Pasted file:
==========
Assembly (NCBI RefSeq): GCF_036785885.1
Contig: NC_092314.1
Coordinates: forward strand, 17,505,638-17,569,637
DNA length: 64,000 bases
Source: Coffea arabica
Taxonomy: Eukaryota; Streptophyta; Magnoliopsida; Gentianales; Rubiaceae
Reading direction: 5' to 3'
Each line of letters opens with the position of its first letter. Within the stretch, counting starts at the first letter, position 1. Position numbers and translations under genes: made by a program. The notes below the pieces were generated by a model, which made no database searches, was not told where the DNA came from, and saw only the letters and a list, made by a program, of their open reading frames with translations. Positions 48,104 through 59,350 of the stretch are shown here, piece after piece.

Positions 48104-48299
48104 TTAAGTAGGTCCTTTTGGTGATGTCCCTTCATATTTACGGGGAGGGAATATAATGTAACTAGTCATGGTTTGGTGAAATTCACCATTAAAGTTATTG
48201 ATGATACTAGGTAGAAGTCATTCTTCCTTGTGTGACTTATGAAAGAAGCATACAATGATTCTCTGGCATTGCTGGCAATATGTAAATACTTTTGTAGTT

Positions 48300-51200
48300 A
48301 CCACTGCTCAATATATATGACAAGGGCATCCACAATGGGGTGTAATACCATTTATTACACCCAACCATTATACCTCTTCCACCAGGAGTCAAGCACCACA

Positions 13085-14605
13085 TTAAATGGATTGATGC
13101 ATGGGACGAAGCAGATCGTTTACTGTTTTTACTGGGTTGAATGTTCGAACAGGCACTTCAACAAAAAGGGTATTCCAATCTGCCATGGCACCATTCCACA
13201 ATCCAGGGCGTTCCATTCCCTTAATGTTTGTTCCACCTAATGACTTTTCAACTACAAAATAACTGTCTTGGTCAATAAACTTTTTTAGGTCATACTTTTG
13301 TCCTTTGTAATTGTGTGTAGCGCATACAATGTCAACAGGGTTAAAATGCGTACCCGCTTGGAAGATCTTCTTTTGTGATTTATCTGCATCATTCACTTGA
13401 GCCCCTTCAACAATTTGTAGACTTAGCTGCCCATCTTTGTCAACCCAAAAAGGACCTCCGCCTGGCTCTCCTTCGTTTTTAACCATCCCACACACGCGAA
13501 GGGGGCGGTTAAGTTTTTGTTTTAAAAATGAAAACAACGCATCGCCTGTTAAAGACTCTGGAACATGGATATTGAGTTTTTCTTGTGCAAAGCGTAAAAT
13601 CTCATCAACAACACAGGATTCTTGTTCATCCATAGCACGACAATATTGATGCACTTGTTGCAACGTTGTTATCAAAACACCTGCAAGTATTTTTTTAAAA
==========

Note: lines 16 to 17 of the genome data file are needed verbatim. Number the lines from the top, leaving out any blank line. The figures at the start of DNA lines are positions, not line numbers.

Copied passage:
13085 TTAAATGGATTGATGC
13101 ATGGGACGAAGCAGATCGTTTACTGTTTTTACTGGGTTGAATGTTCGAACAGGCACTTCAACAAAAAGGGTATTCCAATCTGCCATGGCACCATTCCACA